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  • Rover on Course for Mars Landing
Dec 2003
PASADENA, Calif., Dec. 31 -- NASA's Spirit rover spacecraft fired its thrusters for 3.4 seconds on Dec. 26, to make a slight and possibly final correction in its flight path about a week before landing on Mars.

Radio tracking of the spacecraft during the 24 hours after the maneuver showed it to be right on course for its landing inside Mars' Gusev Crater on Jan. 4, NASA said. Spirit's twin, Opportunity, will reach Mars three weeks later and will land on the other side of the planet.

ROBOTIC FIELD GEOLOGIST: Artist's concept of Mars exploration rover (NASA)

"The maneuver went flawlessly," said Mark Adler, Spirit mission manager at NASA's Jet Propulsion Laboratory, in Pasadena, Calif. "Right now, it looks as though we hit the bull's-eye."

The rovers, working as robotic field geologists, will examine the sites for clues about what happened there. In particular, they will seek evidence about the local history of liquid water, key information for assessing whether the sites could ever have been hospitable to life.

"The clues are in the rocks, but you can't go to every rock, so you split the job into two pieces," said Steve Squyres, of Cornell University, principal investigator for the package of science instruments on the rovers.

The six-wheeled rovers can watch for hazards and maneuver around them. Each is equipped with a panoramic camera at human-eye height and a miniature thermal emission spectrometer with infrared vision to help scientists identify the most interesting rocks. The rovers use solar panels about the size of a kitchen table for power.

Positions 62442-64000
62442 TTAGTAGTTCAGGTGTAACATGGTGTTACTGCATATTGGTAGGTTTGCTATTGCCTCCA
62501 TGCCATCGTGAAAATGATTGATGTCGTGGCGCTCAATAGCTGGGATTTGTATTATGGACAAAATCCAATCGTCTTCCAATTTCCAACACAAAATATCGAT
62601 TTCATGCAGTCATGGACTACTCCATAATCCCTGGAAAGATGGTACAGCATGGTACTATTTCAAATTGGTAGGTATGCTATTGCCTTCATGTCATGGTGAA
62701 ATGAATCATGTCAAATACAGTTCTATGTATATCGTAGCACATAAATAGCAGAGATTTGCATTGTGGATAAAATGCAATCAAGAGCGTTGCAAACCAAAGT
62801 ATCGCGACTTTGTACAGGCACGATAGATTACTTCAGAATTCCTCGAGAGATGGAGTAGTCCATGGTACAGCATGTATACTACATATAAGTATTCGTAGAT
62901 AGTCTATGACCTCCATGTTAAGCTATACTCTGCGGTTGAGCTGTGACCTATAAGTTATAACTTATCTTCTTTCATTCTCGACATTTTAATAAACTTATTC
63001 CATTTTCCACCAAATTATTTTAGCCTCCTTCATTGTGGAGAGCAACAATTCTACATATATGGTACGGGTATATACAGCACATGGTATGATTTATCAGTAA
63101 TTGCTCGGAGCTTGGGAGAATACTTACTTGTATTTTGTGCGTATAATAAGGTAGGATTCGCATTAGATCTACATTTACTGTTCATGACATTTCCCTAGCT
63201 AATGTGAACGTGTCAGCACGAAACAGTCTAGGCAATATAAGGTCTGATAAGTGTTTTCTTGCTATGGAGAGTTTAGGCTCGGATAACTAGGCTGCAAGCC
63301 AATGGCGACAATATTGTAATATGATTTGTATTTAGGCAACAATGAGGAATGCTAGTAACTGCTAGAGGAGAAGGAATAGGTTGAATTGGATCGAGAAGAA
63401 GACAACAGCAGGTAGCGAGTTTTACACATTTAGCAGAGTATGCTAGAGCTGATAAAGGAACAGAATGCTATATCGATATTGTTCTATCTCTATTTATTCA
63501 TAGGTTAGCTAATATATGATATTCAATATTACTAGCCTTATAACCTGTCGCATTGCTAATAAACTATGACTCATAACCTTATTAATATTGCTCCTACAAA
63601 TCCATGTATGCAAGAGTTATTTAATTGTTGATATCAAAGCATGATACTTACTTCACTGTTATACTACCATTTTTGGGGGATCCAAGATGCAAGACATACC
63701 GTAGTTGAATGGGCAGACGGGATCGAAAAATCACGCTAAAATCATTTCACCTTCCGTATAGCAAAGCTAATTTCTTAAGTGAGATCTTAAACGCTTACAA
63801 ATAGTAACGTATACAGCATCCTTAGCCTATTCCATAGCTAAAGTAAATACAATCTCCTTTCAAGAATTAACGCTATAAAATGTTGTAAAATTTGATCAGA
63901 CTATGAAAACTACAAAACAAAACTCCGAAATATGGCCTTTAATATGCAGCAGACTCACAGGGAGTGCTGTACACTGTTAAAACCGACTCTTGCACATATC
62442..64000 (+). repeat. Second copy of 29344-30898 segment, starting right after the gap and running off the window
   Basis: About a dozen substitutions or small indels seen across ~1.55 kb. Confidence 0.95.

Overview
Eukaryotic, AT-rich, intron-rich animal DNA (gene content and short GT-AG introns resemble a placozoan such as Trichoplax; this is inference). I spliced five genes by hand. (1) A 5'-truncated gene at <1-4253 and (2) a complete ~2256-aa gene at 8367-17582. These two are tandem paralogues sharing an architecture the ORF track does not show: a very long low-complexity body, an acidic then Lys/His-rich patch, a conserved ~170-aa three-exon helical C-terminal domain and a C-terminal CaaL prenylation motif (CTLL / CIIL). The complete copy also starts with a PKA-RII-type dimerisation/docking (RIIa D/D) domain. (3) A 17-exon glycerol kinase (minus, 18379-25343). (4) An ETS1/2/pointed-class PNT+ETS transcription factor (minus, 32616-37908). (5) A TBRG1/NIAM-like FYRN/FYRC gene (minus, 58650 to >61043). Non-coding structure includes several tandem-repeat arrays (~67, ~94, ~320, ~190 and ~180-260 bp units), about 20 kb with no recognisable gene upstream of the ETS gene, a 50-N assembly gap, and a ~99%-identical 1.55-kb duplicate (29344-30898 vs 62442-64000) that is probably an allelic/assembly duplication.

During the mission, a rover will drive to a selected rock and extend an arm with tools on the end. A microscopic imager, like a geologist's hand lens, will give a close-up view of the rock's texture. Two spectrometers will identify the composition of the rock, and another tool substitutes for a geologist's hammer, exposing the fresh interior of a rock by scraping away the weathered surface layer. The rovers are also outfitted with computers that will process and send data back to earth.

For both rovers approaching Mars, NASA said, the most daunting challenges will be descending through Mars' atmosphere, landing on the surface and opening up properly from the enclosed and folded configuration in which the rovers arrive. Most previous Mars landing attempts, by various nations, have failed.

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